Rugby Union: Mains promises an All Black future

New Zealand's brilliance has been carefully planned and there should be more to come. Steve Bale reports from Johannesburg
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The Independent Online
It was all part of the Laurie Mains scheme of things that when his All Blacks came to South Africa no one knew what to expect. And even now that they have swept all opposition aside in reaching this afternoon's World Cup final it remains impossible to predict precisely how they will play the game.

So, even borne along on a tide of emotion, the Springboks could be excused a certain apprehension. Most people imagined New Zealand rugby was becalmed but this was a misapprehension based on what happened last year, more Test defeats than victories, and was just as Mains had planned all along.

"We were pretty pleased to be underrated because it let us go about our business without too many people taking too much notice of us," he said.

For all the scepticism he has experienced in New Zealand during his occasionally troubled tenure as coach, Mains needs only point to his team's accomplishments here to be fully vindicated. He was once described by an Australian journalist as "the man with the Mona Lisa smile" and he is now having the last laugh.

"Right from the beginning, when I started in 1992, we planned a four- year strategy in which our first decision was what sort of rugby New Zealand would have to play to be successful at the 1995 World Cup," he said. "We looked back on our '87 and '91 campaigns, decided what we wanted and then realised we couldn't play it that way for four years because everyone would know what we were going to do and would counter us.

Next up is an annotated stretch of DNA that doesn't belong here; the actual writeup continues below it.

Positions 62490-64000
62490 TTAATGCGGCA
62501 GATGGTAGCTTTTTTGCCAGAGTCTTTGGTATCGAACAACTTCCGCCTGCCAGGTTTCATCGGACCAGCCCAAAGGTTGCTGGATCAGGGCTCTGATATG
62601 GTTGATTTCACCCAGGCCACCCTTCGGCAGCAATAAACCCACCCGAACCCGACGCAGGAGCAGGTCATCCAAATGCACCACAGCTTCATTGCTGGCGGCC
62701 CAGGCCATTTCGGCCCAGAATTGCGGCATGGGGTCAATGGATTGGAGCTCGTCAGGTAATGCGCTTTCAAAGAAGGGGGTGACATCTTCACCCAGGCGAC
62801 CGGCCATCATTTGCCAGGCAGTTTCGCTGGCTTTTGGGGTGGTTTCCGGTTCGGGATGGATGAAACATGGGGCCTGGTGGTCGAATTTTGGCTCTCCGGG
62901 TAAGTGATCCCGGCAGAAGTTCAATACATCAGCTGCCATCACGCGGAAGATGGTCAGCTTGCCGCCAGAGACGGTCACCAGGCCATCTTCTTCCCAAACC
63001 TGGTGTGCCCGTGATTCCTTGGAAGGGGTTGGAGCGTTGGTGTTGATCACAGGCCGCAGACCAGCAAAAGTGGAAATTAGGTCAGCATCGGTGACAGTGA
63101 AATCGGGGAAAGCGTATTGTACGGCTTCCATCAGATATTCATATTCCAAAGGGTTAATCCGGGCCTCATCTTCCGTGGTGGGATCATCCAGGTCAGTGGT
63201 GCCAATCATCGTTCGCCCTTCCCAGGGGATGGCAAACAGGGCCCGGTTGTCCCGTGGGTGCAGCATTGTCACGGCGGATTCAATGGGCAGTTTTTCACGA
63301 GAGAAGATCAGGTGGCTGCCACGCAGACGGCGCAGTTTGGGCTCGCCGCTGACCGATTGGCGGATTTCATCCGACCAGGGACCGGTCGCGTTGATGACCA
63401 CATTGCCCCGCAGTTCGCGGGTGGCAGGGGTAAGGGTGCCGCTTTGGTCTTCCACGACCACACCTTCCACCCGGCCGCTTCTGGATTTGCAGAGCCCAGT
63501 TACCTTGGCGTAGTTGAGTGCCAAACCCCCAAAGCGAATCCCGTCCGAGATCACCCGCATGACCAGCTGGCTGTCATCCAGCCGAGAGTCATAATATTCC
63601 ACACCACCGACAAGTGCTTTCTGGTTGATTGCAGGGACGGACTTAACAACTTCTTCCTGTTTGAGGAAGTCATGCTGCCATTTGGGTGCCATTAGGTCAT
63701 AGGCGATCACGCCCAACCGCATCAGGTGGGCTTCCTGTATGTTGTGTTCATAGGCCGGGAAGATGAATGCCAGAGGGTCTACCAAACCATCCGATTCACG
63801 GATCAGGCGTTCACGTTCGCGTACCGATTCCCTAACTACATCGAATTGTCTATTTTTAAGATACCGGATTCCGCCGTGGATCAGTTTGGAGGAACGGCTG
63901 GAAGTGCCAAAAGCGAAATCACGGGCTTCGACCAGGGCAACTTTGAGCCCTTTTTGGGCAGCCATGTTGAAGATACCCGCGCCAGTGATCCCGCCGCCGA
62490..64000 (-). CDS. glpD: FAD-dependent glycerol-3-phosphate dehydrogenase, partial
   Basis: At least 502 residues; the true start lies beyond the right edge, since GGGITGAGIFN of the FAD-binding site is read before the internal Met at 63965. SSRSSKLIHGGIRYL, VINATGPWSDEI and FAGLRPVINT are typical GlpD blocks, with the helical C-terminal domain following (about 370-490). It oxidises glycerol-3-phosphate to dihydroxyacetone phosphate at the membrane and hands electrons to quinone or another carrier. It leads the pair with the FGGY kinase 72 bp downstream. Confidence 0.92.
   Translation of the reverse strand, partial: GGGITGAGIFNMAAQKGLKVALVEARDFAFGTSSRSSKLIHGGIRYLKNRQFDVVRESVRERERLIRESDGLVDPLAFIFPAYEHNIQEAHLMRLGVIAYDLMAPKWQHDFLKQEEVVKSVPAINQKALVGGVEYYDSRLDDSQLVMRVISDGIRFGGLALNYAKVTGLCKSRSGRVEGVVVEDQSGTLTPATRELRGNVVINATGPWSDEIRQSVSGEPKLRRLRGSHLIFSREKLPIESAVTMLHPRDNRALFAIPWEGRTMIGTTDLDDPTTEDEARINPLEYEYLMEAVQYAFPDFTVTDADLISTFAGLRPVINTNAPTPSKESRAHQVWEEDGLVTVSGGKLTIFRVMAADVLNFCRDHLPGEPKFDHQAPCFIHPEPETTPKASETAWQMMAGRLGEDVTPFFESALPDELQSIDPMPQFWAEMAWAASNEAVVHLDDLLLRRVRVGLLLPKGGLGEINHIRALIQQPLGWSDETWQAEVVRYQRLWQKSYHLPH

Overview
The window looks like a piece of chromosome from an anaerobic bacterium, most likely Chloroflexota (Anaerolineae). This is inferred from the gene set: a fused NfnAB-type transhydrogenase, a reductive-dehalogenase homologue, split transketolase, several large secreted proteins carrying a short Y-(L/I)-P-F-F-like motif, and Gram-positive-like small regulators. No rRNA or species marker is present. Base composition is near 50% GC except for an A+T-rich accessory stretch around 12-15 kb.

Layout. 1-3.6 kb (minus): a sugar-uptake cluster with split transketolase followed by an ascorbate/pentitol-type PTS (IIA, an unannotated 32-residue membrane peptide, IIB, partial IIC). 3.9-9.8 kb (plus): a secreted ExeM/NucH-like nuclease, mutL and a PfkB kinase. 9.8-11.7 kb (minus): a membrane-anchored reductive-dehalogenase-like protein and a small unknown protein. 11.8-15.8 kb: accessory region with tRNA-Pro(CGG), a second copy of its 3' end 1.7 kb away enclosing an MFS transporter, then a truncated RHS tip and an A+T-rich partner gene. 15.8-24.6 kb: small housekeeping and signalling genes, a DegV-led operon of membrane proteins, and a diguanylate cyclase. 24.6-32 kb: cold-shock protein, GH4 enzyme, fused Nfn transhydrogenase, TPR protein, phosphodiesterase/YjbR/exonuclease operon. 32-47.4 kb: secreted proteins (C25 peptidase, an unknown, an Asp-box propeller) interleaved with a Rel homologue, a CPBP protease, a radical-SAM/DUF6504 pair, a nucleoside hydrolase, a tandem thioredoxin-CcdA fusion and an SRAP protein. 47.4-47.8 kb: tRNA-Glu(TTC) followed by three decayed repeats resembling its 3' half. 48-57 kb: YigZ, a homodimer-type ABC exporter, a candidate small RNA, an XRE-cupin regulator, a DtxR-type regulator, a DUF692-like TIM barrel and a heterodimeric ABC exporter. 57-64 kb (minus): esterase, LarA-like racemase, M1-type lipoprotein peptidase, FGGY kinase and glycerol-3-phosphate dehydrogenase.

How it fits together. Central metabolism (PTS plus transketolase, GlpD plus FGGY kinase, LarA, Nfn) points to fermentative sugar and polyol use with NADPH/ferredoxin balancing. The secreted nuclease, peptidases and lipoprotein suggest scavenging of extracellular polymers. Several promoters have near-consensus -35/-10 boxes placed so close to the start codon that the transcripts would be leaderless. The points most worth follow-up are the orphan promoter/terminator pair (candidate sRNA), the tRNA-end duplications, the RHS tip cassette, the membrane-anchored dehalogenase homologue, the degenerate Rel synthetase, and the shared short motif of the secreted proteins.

"So we decided to try out a few different tactics and game-plans along the way but if you look back to our Scotland Test in 1993 [won 51-15] and last Sunday's semi-final against England you will see some similarities. There were games when we tried things out and then didn't try them again so that people wouldn't twig.

"We didn't intend to lose any Test but winning a particular Test was not the ultimate goal and we weren't prepared to show our hand. We didn't finally refine our style until quite recently because if the players had known specifically what they were going to do six months ago it would have been old hat by now."

This turns on its head the rugby theory about the best long-term planning being the short-term expedient of winning the next match.

Mains, 49, an Otago full-back who won four caps in the Seventies, has been quite prepared for matches to be lost during the past three and a half years in the interests of perfecting both strategy and tactics and of assessing the widest range of candidates for his World Cup squad.

"There were hours and hours of going to games and studying video-tapes to see who had the skill-set we were looking for," Mains said. "Then it was a matter of making it work. I asked for four four-day training camps over our summer when we had to build team culture, the will to succeed, finishing it off with absolutely perfecting a few basic tactics and techniques that would allow this game-plan to work.

"We have to have quick ball and had to develop the technique of delivering that quick ball without it being spoiled by opposing players wanting to slow the game down. England posed a huge threat because Richards, Clarke and Rodber are the biggest loose-forward combination in world rugby and also have a reputation for shutting options down.

"We needed to make sure they couldn't do that. We knew if we could deal with the England back row there wouldn't be another back row who would make it any more difficult for us." And so it came to pass: the English trio's effectiveness was so sharply reduced that New Zealand rampaged through the first half and made the final with something to spare.